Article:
H&H interview: Eventer Emilie Chandler on the horse who keeps her going *H&H Plus*

  • The event rider tells Pippa Roome about juggling priorities in sport and business, the special horse who keeps her going and coaching the showjumpers

    What do we know about diamonds? They are rare, beautiful and sparkling. It seems, therefore, that Emilie Chandler’s top horse is appropriately named, because Gortfadda Diamond definitely fits these three criteria.

    Last year, “Bertie” won the CCI4*-L at Blair Castle. He triumphed by an impressive 12.7 penalties, but his victory went slightly under the radar because it was a small field, with just nine starters.

    But in August this year, when eventing restarted post-lockdown, Bertie had a chance to frank that form and he did so in style, finishing fifth in an incredibly high-class field at Burgham CCI4*-S.

    “I was astounded,” says Emilie, who smiles a lot and is too modest for her considerable talent. “I wanted to do the best we could in each phase and the result was really the icing on the cake.”

    Gortfadda Diamond is an 11-year-old by Water Valley Cool Diamond, who has belonged to Maria Doel since he was a four-year-old. He was produced by Tanya Kyle to intermediate level, after which her husband Mark took over for a few runs. He moved to Emilie in 2017 when Mark broke his ankle badly in a fall from another horse.

    “He’s a gentle, kind horse and lovely to have about on a day-to-day basis,” says Emilie. “I’ve always liked him. He’s just my sort – tall, dark and handsome. He’s a really nice mover, galloper and jumper.

    “It took me a while to get my control panel across country – in his enthusiasm, he wanted to get the job done quickly, but sadly he hadn’t walked the course and wasn’t expecting some of the turns. It’s taken a while to train him to listen to me, but we have a really nice partnership now, which is exciting.”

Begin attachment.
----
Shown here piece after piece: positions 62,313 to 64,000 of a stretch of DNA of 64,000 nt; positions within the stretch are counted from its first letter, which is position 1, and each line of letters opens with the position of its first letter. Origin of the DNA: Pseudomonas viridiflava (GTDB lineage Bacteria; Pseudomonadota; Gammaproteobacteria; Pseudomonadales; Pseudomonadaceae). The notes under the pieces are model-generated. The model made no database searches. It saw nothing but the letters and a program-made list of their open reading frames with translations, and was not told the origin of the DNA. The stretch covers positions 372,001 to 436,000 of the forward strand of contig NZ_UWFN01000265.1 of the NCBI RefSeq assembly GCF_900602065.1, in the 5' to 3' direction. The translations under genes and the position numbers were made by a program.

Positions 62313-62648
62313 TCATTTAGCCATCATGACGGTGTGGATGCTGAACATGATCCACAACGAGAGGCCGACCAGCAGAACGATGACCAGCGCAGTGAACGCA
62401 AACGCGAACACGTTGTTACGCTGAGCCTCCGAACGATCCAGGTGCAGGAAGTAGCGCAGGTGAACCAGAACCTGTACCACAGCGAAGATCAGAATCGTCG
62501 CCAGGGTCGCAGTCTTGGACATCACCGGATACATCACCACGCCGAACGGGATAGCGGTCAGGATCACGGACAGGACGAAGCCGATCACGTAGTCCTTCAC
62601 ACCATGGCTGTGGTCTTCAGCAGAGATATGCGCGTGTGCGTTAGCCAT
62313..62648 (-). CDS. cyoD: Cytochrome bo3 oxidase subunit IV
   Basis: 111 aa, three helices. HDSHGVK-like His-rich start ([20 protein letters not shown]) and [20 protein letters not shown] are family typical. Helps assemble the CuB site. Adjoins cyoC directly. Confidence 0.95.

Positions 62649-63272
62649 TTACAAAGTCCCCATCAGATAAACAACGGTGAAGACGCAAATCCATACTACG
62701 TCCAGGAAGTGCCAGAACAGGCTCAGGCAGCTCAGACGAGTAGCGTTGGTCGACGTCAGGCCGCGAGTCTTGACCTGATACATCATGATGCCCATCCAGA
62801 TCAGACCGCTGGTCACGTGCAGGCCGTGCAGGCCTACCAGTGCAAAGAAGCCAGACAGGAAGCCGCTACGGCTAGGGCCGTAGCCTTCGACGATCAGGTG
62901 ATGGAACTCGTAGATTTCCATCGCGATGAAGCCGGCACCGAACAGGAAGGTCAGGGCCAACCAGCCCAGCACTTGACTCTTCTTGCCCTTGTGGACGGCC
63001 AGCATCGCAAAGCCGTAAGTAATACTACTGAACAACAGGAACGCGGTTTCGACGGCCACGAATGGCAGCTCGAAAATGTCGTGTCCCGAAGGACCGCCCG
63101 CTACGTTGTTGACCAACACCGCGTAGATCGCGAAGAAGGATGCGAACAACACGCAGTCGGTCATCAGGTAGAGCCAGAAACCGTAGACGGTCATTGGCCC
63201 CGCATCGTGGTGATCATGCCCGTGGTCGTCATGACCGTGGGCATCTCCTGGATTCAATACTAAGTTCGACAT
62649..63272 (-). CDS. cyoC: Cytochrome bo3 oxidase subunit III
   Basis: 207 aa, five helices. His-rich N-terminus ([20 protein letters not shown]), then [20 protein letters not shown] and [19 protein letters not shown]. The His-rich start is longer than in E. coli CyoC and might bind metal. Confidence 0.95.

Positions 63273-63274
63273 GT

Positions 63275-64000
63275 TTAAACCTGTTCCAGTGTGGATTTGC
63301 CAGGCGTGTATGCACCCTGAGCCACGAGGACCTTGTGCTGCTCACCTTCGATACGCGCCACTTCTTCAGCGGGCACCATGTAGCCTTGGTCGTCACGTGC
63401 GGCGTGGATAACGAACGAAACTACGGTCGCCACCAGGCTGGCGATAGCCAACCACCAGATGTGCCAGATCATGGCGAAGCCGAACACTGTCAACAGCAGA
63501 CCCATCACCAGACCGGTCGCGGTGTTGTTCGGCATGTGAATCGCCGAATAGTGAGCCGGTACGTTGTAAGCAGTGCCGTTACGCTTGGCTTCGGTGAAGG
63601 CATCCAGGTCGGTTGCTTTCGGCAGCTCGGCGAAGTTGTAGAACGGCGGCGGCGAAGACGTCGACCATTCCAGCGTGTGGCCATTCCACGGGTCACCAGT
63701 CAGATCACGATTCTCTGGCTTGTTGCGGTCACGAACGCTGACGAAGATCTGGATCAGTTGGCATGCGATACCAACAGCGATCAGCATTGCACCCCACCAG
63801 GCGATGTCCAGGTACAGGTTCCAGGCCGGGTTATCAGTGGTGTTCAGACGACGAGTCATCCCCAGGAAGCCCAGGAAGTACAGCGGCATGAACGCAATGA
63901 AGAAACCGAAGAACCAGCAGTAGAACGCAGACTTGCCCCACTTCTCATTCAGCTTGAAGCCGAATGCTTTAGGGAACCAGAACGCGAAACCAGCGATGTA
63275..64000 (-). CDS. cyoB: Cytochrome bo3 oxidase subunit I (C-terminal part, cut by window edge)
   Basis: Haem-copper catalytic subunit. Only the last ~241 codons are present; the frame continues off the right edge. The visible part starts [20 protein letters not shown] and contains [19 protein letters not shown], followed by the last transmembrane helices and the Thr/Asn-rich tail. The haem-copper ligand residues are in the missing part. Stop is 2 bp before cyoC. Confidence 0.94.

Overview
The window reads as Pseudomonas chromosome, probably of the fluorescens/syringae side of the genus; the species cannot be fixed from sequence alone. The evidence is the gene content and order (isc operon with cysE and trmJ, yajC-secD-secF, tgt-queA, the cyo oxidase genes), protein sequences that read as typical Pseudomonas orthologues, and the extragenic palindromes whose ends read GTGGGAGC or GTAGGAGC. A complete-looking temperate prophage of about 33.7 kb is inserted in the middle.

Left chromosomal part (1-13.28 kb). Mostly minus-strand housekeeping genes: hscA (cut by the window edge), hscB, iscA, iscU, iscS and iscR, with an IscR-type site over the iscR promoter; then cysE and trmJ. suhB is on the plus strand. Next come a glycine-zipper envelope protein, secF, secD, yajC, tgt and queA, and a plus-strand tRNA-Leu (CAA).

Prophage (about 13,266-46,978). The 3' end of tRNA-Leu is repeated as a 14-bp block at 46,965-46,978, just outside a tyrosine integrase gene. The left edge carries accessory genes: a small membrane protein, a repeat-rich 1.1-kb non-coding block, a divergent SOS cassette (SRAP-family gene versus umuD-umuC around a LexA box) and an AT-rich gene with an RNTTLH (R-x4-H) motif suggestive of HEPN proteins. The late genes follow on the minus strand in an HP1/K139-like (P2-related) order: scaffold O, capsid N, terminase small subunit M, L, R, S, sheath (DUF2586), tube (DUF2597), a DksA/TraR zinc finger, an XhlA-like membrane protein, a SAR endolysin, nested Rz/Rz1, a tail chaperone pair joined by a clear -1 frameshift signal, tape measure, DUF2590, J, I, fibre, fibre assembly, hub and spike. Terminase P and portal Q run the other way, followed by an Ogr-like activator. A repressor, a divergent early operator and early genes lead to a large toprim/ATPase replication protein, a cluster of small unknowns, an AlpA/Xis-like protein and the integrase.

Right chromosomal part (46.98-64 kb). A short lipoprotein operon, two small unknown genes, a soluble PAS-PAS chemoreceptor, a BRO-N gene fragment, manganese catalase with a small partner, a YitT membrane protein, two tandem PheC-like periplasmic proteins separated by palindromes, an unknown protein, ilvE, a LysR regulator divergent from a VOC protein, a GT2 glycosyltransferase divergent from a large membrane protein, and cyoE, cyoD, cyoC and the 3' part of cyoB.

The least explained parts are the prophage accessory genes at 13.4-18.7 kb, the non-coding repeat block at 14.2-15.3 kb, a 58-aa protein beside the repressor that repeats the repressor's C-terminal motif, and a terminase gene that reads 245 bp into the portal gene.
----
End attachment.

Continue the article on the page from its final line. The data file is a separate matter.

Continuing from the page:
Emilie says quieter collecting rings under the new Covid-19 competition guidelines work to her advantage.

    “Bertie loves his routines and can get a little bit uptight at events. We used to laugh that he often has one ‘crazy leg moment’ when his legs seem to go very quickly underneath him in the moment of anticipation, but generally he then relaxes and enjoys himself.”

    Emilie used the lockdown period to improve her dressage – to good effect, as the pair scored a personal best of 25.2 at Burgham.

    “I practised my five-star dressage tests,” she explains. “I made myself get on, warm up for 20 minutes and then ride through them. That gave us both a lot of confidence.”

    Despite the challenges of quarantine, Emilie’s end-of-season plan is still to step Bertie up to five-star at Pau, in France. “I’d love to give it a shot,” she says. “There are lots of ifs and buts, but I’m determined to get him ready to go there if we can.”

    Five-star comeback

    Emilie, 39, knows better than most that gems such as Gortfadda Diamond don’t come along all that often – he’s rare, just like his namesake.

    A junior team gold and individual silver medallist, Emilie jumped round Badminton clear at 22. It looked like her career was set up, but it took more than a decade for her to get back to five-star, when she was 21st at Burghley 2015 on Coopers Law (Spider).

    Top-20 placings at both Badminton and Pau followed with Sally Williams and Nicola Dickson’s home-bred, but things came crashing down when the son of Mill Law suffered an injury on the cross
    country at Burghley 2018.

    “It really broke my heart because Spider was in great form, he’d done a nice dressage test – which was quite challenging for him – and was going really well across country,” remembers Emilie.

    “It took me a minute to pick myself back up from there and I’m very grateful I have a nice horse in Gortfadda Diamond. It keeps you looking forward and enjoying the sport. It’s just finding them that’s hard.”

    Emilie certainly has a skill for sourcing and training good horses, but over the years she has prioritised growing a business and owning her own property over her sporting career.